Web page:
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DeMarcus Cousins' 4th quarter benching shows how bad his pairing with Anthony Davis has been

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Cousins isn’t working in New Orleans, at least not right now.

NBA: San Antonio Spurs at New Orleans Pelicans Derick E. Hingle-USA TODAY Sports

Since the New Orleans Pelicans traded for DeMarcus Cousins during All-Star weekend, they’ve been better without him playing. They’re 3-6 since the trade, and one of those wins came with Cousins suspended due to excess technical fouls. Another came when he fouled out in just 31 minutes. The most recent happened on Saturday, when Cousins was benched down the stretch.

Anthony Davis was devastating in that 125-122 win against the Charlotte Hornets. He scored 46 points, doing it on 18-of-31 shooting while adding 21 rebounds. He had nine points in the overtime period, helping make sure New Orleans hung onto the win and keeping their faint playoff hopes on life support. It all happened as Cousins watched from the bench.

Cousins has recorded either five or six fouls in five of his nine games in New Orleans, including tallying five fouls in the Pelicans’ last game on Wednesday. In Saturday’s game, he reached five fouls early in the fourth quarter, and Pelicans head coach Alvin Gentry never subbed him back in.

After Davis subbed in for Cousins at the 9:25 mark, he never left the game. From that point on, including overtime, Davis scored 24 points on 10-of-17.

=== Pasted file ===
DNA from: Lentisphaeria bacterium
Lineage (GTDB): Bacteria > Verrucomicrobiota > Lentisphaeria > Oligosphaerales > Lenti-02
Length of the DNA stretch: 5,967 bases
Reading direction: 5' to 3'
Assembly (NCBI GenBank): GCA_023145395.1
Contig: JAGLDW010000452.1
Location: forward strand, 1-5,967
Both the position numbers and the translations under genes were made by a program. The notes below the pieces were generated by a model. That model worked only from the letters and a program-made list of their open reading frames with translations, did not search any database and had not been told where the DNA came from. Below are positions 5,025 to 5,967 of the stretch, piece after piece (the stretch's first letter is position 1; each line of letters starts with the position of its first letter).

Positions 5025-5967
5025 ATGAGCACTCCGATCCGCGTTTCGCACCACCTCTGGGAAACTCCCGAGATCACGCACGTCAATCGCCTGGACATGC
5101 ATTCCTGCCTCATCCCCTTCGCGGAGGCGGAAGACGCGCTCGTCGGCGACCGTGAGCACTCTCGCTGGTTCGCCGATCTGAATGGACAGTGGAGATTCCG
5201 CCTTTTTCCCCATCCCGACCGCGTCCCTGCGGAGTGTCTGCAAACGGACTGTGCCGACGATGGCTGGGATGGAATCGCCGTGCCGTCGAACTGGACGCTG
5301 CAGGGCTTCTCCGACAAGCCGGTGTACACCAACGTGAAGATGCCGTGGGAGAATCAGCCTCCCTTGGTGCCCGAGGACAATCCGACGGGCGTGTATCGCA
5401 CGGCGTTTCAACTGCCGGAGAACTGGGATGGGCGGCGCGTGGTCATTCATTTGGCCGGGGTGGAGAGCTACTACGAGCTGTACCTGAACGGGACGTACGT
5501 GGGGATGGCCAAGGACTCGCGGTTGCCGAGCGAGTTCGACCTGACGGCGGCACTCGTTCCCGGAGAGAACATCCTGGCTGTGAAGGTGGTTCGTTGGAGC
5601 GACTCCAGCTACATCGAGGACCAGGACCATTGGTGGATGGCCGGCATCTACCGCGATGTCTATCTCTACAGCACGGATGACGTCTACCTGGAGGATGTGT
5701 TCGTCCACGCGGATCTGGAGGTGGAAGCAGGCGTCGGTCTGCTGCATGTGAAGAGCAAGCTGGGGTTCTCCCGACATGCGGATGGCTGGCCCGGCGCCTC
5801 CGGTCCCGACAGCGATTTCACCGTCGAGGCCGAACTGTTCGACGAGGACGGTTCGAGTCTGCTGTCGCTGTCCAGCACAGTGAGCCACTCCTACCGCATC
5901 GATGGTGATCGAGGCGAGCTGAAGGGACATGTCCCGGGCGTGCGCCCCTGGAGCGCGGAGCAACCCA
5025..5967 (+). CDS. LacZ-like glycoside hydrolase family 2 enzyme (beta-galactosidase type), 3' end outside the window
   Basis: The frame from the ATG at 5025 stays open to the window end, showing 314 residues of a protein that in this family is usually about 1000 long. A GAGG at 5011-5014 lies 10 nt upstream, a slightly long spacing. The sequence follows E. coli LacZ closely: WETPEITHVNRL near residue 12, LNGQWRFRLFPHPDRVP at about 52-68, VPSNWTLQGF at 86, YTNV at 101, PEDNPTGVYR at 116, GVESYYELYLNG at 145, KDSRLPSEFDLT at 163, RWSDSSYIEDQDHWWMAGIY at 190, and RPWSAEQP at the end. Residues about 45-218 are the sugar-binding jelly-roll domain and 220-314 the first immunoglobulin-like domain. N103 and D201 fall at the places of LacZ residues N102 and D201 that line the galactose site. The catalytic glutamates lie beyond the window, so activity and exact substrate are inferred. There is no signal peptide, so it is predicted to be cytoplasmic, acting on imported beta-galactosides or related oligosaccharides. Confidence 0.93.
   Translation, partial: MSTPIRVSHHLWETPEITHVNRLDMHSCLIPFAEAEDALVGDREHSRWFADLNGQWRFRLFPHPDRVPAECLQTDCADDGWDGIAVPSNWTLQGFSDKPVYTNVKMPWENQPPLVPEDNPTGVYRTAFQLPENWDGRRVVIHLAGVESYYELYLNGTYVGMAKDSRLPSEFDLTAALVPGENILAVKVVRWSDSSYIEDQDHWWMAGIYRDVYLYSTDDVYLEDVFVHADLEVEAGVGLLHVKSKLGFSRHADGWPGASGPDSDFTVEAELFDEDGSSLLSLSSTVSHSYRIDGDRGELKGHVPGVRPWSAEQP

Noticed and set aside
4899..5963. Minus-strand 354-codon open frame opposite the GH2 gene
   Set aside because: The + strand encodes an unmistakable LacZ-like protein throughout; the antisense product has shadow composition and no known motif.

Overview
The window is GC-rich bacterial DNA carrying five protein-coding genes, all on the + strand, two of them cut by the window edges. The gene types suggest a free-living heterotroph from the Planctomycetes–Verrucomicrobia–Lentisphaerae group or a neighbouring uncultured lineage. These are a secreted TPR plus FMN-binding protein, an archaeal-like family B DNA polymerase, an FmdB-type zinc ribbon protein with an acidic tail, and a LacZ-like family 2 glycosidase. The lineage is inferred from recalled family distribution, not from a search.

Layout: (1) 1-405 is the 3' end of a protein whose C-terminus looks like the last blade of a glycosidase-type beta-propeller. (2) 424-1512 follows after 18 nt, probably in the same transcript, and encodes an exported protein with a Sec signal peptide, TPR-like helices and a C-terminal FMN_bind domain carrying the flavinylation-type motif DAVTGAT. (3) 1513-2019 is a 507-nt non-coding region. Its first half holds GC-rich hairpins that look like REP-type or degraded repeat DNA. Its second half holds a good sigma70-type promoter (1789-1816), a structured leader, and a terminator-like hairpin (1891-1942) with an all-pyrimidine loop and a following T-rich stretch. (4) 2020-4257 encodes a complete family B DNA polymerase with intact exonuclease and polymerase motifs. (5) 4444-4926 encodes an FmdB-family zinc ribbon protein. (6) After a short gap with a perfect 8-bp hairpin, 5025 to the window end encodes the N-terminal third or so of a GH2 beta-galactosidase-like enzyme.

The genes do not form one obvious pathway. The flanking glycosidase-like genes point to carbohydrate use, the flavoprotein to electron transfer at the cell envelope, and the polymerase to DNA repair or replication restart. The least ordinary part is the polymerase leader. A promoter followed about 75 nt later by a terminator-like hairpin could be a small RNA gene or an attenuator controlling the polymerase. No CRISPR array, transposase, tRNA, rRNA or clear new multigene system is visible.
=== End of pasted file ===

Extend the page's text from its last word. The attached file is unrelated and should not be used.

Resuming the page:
The Boogie-Brow pairing hasn’t worked at all

Since Cousins joined New Orleans, they’re outscoring opponents by more than five points per 100 possessions without him on the court. With him on the court, the Pelicans are outscored by about 11 points per 100 possessions.

With just nine games, on-off numbers are noisy and hardly definitive. Still, it looks equally damning when you focus in on just Davis and Cousins playing together — the Pelicans only score 91 points per 100 possessions with that duo on the court, which is miserable. The team’s effective field goal percentage with those two combined in a lineup is a godawful 41 percent.

It still might be too early to rule out their success

The personnel around Davis and Cousins isn’t geared for them at all. They need to flood the floor with shooters, and no one on the Pelicans’ roster is particularly fearsome stretching defenses behind the arc. Since the trade, the team is only hitting 32 percent of their threes.

Given New Orleans’ trajectory, and considering what they gave up, this was a talent acquisition they needed to make. Cousins has another year left on his contract, so they’ll have a real offseason to retool around those two all-NBA level big men before decided whether they want to invest more than $100 million in Cousins’ future with Davis. That’s a good situation for them to be in.

For now, though, with this roster, the reality might be that the Pelicans are better with Cousins on the bench. They won’t bench him completely, of course — but close games could see decreasing amounts of Boogie going forwards.